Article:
Why the U.S.-South Korea Nuclear Partnership Matters
Nuclear power is a key tool for decarbonising the global power grid and it also has the potential to address hard-to-reduce sectors such as desalination and industrial heating. However, it is vital that the United States and its allies, as non-nuclear countries working to establish new nuclear energy programs and as countries with existing programs seeking to acquire the next generation of nuclear reactors, be the leading providers of international nuclear energy Market, rather than Russia and China. The United States and South Korea have a proven track record of civil nuclear cooperation, and the continuation and development of that cooperation will be critical to the international expansion of nuclear energy.
While the domestic nuclear industry faces different challenges in each country – an aging fleet and competition against cheap natural gas in the United States, and social and political opposition in much of South Korea – a renewed emphasis on tackling climate change could be challenging in both countries lead to recognize the value of nuclear energy in these efforts. This recognition, in turn, should provide the opportunity for bilateral cooperation to strengthen the domestic civil nuclear industry in the United States and South Korea while strengthening what both countries can do together to support the growth of nuclear energy internationally.
The suppliers in the USA and South Korea have strong capacities in nuclear components and services. South Korean suppliers provided key components for the only traditional nuclear power plant currently being built in the US – soon to be commissioned in Georgia – and US suppliers have historically provided components and services for South Korean reactors, although future prospects may not be so are strong. Mutual supply chains are valuable to both countries and politics should encourage their continuation and expansion.
Both countries have extensive nuclear research programs and an interest in developing the next generation of advanced nuclear power capabilities. The United States has stepped up its commitment to nuclear research and demonstration, but the opportunities could increase the appetite for funding. For example, the Department of Energy plans to build the versatile test reactor to help develop advanced reactors. However, this would be costly. Funding from other nations, including South Korea, in exchange for research opportunities could help make the effort a reality.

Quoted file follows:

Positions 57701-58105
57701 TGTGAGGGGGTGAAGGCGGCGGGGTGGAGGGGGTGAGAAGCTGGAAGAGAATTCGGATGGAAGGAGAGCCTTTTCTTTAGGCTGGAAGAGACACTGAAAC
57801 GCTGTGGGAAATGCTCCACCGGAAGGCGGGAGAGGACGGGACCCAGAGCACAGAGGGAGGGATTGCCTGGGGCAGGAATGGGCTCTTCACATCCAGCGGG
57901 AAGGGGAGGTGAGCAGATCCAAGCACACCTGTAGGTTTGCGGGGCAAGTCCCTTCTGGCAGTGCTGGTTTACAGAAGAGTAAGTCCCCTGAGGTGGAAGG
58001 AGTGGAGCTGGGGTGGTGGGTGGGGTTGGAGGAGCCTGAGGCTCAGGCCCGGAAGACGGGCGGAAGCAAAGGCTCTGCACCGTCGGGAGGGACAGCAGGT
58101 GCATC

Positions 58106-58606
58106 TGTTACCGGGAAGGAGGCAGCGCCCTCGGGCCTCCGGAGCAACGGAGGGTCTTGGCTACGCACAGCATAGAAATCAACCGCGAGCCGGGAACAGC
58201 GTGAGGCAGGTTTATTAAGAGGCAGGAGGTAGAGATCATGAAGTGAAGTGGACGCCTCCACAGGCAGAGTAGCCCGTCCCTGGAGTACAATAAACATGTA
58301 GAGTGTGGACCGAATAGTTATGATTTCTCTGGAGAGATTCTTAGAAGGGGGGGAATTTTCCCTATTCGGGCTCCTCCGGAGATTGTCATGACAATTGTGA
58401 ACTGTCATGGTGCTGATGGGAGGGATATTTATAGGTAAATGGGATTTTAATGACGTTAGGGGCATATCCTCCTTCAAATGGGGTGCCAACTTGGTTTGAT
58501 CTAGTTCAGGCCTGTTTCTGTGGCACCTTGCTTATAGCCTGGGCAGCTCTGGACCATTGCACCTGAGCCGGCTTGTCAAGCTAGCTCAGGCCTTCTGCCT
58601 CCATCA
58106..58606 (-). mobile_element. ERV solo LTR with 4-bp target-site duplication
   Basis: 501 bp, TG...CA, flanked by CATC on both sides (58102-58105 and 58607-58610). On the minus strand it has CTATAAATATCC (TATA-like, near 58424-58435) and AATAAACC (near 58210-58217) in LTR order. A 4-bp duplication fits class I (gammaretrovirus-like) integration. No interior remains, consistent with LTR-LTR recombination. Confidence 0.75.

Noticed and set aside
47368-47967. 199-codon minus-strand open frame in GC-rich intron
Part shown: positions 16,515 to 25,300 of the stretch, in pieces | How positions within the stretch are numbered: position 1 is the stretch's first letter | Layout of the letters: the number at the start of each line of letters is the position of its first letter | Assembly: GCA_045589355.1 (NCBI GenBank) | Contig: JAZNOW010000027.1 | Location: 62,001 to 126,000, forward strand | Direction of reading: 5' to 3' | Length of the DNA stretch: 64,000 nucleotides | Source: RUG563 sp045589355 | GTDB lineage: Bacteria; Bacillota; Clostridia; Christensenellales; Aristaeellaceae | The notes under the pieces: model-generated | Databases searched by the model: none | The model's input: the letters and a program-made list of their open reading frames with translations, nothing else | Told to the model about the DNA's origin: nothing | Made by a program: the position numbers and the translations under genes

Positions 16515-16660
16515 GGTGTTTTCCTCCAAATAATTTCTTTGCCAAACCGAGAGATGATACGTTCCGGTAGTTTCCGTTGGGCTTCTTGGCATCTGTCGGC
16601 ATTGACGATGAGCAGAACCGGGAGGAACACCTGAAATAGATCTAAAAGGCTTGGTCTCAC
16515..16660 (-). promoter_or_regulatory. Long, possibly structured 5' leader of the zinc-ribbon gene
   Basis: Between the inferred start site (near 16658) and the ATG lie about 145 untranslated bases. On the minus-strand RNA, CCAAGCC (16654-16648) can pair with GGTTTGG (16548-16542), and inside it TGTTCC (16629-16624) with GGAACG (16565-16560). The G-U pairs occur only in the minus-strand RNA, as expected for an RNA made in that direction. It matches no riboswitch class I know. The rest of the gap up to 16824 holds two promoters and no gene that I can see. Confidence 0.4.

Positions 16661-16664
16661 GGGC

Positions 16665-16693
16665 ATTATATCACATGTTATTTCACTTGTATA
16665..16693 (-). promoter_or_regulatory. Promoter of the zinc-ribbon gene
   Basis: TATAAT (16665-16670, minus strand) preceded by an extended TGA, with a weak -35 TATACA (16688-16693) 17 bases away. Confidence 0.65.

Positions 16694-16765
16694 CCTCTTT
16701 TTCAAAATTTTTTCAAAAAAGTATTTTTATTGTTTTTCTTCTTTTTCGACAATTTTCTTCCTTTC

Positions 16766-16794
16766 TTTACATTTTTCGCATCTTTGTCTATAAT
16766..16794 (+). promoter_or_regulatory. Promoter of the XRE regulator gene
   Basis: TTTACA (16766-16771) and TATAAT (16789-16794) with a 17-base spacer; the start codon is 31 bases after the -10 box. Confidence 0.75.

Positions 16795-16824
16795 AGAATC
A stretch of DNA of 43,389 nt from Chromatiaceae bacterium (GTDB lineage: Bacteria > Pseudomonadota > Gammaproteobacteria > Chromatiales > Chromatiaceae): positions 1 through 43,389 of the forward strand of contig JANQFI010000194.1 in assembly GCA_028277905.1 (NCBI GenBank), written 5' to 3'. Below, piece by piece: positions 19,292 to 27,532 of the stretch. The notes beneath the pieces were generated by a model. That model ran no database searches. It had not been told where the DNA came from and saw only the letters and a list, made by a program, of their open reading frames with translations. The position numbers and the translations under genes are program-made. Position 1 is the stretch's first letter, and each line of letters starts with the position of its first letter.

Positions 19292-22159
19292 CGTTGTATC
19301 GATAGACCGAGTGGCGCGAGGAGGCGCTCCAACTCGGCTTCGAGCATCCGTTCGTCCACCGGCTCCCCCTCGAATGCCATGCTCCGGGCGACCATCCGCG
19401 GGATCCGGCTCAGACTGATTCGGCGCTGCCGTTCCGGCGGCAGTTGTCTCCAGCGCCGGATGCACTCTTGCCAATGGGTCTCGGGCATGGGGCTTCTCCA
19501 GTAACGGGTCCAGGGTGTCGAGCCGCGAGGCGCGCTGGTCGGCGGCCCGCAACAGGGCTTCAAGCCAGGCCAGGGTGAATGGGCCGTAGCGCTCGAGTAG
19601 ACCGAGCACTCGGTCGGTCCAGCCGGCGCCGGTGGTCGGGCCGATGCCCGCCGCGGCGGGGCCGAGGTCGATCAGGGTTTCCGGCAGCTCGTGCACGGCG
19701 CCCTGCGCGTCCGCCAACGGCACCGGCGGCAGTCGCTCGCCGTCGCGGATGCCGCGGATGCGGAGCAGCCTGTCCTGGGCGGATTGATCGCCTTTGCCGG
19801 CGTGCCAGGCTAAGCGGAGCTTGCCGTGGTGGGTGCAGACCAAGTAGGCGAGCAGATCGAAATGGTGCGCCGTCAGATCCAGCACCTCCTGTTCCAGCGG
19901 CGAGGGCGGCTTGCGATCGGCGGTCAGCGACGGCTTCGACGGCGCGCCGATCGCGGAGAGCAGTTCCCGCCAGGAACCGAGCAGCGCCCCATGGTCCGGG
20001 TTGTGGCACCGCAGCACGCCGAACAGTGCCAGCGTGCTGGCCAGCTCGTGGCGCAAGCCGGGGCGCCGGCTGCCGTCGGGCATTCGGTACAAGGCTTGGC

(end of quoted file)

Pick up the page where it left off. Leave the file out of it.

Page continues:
Interest in the commercial development of advanced nuclear reactors could offer further opportunities for bilateral cooperation. South Korean suppliers have financially and technically supported US advanced reactor developers in exchange for delivery commitments and helped them make progress on the path to commercialization. Such opportunities could be expanded as foreign ownership restrictions on nuclear power companies are modernized, as envisaged in the proposed US Nuclear Infrastructure Act.
Both the US and South Korean suppliers have strong opportunities to bid internationally. South Korean suppliers recently built the Barakah Nuclear Power Plant in the United Arab Emirates and met schedule and budget targets in the process. US suppliers are important partners in the project. The cooperation between the US and South Korea to support projects in third countries would improve the skills and success of suppliers from both countries. In addition, working together to provide export finance could help compete with government-backed offers from Russia and China, which could jeopardize US and OECD non-proliferation and security goals.
With the international nuclear market expected to triple by 2050, it is clear that countries that want to acquire nuclear power will. Whether the United States and its allies lead the way in providing civil nuclear technology, or Russia and China lead the way, will likely depend on the strength of the US civilian nuclear partnerships with allied countries. US-South Korea cooperation will play a critical role in nuclear innovation and in the development of new nuclear capabilities internationally.
Stephen S. Greene is a non-resident Senior Fellow at the Atlantic Council’s Global Energy Center and author of the Atlantic Council Report on Promoting US-ROK Collaboration on Nuclear Energy.
Dr. Jennifer T. Gordon is Editor-in-Chief and Senior Fellow at the Atlantic Council Global Energy Center.